Retaining ring


At a glance

Technical data

Today, electrical energy is almost exclusively produced in rotating dynamos - so-called generators. Most of this energy by far is produced in turbo generators which run at 3,000 revolutions per minute. The rotating magnetic field is generated by windings with alternating polarity, which are caused by DC. The windings protrude from the longitudinal grooves of the rotor at the ball ends and form the winding head that must be secured against the centrifugal force. Retaining rings take over this function. They are the component bearing the greatest load in a turbo generator. In most cases, the retaining rings are shrunk overhung onto  the ball ends of the rotor bodies and secured against rotary  and axial movements. They are secured against rotary and axial movements by a type of bayonet fastening. On the side facing away from the clenches, a supporting ring shrunken into the retaining ring, der die which absorbs the longidtudinal force of the winding heads.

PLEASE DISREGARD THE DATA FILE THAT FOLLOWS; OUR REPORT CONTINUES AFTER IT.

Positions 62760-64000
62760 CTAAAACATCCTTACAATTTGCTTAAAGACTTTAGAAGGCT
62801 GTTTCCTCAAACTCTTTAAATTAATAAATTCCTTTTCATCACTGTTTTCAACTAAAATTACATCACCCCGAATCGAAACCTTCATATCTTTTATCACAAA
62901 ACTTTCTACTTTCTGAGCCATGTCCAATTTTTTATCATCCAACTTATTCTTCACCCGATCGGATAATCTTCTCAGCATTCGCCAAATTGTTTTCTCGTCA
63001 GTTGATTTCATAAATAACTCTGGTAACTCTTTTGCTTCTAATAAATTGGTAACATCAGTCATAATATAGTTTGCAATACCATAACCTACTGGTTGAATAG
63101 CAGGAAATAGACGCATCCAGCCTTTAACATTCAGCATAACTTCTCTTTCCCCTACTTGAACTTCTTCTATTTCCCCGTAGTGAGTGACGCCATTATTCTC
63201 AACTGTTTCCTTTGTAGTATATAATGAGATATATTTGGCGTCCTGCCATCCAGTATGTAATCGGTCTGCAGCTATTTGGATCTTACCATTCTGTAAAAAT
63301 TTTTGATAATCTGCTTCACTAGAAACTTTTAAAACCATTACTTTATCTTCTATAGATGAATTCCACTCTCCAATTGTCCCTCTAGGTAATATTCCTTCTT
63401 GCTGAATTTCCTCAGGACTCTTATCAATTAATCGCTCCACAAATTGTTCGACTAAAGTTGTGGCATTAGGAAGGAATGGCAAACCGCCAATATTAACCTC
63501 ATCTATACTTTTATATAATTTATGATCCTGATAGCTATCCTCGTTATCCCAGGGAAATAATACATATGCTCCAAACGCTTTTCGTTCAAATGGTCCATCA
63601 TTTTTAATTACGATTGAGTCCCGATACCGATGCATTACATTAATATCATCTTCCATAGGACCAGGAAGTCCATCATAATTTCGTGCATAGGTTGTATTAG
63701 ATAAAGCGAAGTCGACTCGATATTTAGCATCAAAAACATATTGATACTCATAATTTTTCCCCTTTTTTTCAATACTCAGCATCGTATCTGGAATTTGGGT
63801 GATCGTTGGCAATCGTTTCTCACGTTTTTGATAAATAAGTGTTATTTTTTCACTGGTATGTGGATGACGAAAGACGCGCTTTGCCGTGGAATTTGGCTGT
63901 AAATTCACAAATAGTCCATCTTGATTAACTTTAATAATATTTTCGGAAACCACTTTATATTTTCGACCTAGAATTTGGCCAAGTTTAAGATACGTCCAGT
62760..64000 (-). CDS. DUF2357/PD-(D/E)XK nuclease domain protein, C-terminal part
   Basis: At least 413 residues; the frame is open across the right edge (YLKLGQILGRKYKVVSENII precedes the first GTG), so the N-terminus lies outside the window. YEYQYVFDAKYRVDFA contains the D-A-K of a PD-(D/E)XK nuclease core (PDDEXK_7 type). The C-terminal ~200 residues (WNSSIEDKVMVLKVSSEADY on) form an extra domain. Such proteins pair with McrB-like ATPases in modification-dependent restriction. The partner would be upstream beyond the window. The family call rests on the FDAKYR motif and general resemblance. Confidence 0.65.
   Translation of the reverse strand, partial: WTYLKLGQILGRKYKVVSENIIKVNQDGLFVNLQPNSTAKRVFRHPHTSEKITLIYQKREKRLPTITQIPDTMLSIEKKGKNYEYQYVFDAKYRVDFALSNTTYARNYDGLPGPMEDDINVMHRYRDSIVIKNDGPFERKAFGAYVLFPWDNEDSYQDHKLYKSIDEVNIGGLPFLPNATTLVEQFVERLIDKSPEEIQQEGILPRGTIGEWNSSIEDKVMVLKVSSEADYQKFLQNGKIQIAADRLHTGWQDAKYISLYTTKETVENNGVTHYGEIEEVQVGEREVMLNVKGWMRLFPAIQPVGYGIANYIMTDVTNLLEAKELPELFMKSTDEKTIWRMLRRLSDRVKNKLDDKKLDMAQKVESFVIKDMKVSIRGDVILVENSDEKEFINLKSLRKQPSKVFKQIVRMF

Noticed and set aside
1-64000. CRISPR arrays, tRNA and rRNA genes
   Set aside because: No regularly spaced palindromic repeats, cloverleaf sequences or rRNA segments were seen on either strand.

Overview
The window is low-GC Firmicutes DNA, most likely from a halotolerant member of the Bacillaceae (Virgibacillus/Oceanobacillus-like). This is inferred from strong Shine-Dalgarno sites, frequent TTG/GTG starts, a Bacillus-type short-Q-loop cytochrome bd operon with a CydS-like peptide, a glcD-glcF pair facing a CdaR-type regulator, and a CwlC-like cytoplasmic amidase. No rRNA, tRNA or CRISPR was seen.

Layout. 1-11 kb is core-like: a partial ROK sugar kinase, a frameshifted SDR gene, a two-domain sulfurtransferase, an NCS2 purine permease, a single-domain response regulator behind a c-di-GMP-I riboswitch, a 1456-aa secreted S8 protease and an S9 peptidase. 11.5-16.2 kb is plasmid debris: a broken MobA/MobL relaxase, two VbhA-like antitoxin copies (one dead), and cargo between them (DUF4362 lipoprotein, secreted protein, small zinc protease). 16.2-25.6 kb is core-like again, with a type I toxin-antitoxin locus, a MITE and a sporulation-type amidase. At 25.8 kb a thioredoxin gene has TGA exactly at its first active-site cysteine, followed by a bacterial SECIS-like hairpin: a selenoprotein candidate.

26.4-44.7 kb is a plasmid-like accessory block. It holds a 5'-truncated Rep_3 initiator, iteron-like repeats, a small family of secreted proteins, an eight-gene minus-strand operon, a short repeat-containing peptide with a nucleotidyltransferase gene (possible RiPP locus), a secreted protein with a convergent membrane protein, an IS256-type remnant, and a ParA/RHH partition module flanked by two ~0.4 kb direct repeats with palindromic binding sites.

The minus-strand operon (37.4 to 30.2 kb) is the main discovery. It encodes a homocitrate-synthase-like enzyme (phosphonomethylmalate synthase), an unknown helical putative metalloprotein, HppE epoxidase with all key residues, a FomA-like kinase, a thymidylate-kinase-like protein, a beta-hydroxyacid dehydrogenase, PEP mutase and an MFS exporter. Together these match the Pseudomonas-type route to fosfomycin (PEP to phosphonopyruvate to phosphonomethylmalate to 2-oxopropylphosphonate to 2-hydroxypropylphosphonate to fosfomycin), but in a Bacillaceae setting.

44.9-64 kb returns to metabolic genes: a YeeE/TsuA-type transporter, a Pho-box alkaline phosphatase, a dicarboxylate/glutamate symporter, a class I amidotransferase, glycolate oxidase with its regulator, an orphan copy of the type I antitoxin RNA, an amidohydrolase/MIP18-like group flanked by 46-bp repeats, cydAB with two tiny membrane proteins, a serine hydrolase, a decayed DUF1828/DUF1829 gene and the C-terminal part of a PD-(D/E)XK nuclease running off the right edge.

Our retaining rings endure the enormous centrifugal force in generators - which amounts to up to 3,600 rotations per minute. Current material standard is P900 (material number/DIN-Code: 1.3816, ASTM A 289, Class C)

  • high yield strength
  • good cold and hot forming properties
  • low thermal expansion
  • non-magnetisable
  • resistance to stress corrosion cracking 
Type Pre-machined product
Manufacturing process forged


Available usage groups

  • Pressure vessel steels

Heat treatment

  • Stress-relief annealing

Application areas

  • Fossil fuel energy
  • Mechanical engineering and plant construction
  • Nuclear energy

Contact person

Jörg Schulze

Head of Sales of Energietechnik Essen GmbH